2GB Advertiser Exodus Could Cost Macquarie Media $1 Million

2GB Advertiser Exodus Could Cost Macquarie Media $1 Million

As some 80 advertisers have publicly distanced themselves from Alan Jones’ 2GB breakfast show, it is possible Macquarie Media could lose $1 million as a result if the Nine takeover goes ahead.

Nine, which owns 54.4 per cent of Macquarie Media made a conditional offer last month to purchase the remaining shares of the radio network for $114 million.

However, following the backlash of Jones’ Jacinda Ardern comments, major advertisers such as the Commonwealth Bank and Coles have walked out on 2GB, with some brands ending current campaigns, some opting not to advertise in the future, and some removing ads from the network altogether.

And, if the network was to experience a significant earnings hit amid the advertiser exodus, it is possible Nine could renegotiate its takeover bid.

A bidder statement from Nine released to the ASX last Friday said one of the conditions to its bid was “no adverse material change, including ongoing reduction to the annual underlying consolidated earnings at Macquarie Media of $3 million or greater.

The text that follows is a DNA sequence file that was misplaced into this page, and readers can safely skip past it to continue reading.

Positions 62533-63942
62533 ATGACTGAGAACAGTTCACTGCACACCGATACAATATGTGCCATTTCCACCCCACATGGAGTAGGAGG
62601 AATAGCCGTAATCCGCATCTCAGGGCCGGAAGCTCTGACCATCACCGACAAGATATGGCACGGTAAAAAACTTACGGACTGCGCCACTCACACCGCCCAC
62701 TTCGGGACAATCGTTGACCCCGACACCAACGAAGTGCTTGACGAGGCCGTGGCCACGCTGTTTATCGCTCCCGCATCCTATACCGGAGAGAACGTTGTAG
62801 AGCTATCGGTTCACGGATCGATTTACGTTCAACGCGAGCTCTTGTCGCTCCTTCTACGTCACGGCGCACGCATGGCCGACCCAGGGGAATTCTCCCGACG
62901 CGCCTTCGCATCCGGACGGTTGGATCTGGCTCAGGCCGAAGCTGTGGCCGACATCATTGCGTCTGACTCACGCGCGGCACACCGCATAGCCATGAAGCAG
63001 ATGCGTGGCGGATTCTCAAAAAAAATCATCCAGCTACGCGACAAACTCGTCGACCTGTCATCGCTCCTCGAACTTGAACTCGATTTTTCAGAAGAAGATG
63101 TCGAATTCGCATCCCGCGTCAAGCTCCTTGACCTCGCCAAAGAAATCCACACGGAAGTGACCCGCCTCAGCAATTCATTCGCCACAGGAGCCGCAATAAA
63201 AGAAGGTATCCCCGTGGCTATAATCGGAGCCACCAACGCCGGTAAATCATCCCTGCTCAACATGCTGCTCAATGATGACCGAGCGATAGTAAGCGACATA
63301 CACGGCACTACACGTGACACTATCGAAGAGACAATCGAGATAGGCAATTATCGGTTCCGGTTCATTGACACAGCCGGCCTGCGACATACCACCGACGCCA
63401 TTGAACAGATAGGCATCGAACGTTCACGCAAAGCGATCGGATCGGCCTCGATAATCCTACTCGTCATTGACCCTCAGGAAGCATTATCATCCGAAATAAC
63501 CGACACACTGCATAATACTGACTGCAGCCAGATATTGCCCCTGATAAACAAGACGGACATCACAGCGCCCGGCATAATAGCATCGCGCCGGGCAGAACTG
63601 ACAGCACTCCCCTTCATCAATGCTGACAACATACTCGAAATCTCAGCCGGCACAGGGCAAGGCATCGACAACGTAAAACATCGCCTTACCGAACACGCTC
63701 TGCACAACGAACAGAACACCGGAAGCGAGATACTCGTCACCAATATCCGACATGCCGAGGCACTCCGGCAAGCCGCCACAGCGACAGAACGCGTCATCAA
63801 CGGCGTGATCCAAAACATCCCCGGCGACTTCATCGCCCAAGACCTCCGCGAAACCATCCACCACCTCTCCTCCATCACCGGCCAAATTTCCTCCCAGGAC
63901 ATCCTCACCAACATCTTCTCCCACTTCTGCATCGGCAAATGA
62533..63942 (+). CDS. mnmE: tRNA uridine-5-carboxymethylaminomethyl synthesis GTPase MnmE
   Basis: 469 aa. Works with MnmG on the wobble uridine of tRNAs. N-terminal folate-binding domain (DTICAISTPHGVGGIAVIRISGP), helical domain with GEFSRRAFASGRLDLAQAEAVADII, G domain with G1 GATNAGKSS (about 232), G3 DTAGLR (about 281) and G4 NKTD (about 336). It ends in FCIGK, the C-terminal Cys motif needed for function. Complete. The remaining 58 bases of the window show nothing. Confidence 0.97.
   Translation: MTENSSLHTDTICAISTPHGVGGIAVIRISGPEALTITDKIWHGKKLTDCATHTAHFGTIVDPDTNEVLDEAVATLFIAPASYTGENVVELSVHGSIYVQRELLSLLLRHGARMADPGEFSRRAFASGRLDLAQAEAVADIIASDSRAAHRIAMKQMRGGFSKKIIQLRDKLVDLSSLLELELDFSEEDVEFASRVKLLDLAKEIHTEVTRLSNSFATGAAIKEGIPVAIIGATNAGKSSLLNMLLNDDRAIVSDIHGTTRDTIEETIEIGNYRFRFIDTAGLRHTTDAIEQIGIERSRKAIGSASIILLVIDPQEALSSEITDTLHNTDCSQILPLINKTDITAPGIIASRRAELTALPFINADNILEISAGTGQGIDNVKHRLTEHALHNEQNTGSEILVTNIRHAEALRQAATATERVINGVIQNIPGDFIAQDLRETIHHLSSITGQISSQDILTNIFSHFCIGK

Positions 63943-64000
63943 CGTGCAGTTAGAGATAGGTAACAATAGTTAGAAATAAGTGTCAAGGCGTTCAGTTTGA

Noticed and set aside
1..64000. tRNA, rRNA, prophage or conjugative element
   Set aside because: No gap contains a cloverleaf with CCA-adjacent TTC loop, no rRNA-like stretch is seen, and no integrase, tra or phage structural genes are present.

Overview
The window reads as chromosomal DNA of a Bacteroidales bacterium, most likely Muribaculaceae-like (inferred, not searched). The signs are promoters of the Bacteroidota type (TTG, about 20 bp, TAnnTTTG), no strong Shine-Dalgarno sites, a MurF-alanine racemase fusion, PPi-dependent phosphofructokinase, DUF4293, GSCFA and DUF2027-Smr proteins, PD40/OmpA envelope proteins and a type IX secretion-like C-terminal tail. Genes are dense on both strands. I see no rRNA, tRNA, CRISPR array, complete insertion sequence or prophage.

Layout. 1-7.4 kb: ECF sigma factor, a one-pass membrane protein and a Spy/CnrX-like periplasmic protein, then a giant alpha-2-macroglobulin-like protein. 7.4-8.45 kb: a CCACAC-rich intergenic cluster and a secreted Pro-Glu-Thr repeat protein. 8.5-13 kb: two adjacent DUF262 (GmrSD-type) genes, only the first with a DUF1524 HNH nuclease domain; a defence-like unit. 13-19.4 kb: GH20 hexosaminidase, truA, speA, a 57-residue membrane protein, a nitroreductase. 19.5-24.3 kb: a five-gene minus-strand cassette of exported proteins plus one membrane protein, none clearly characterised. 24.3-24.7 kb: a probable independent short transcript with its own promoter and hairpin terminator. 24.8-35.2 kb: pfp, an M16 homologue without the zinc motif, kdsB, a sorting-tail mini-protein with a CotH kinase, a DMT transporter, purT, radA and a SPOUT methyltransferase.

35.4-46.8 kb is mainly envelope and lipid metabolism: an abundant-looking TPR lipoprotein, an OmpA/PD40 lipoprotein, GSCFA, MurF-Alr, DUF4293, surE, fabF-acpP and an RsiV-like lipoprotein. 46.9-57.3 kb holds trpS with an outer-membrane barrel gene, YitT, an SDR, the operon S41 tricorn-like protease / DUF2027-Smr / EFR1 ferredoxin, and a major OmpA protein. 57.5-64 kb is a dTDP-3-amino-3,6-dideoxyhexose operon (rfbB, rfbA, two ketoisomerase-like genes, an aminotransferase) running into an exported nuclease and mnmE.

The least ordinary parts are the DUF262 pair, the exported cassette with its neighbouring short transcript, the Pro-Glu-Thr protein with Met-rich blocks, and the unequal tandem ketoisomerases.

In its underling 2019 financial year earnings, Macquarie Media made $27.1 million on $131.8m revenue.

While it remains unclear how much revenue was lost due to the advertiser walkout, as first reported on the SMH, one 2GB source estimated it could be as much as $1 million.

Though brands continue to walk out on Jones, if last week’s radio rating survey results proved anything it’s that Jones still rules the roost in the Sydney radio market, and that means advertising spots on Jones’ show command a hefty price.

Jones’ breakfast program retained its number one position in the breakfast show market with 17.1 per cent market share, which was only marginally down -0.3 per cent since the last survey.

However, the results were from the period of 14 July to 17 August, while Jones made his comments about the New Zealand prime minister on 15 August. It’s likely we won’t know the true effect of Jones’ comments (if any) until the next radio rating survey in six weeks time.

When B&T requested comment, both Macquarie Media and Nine declined.

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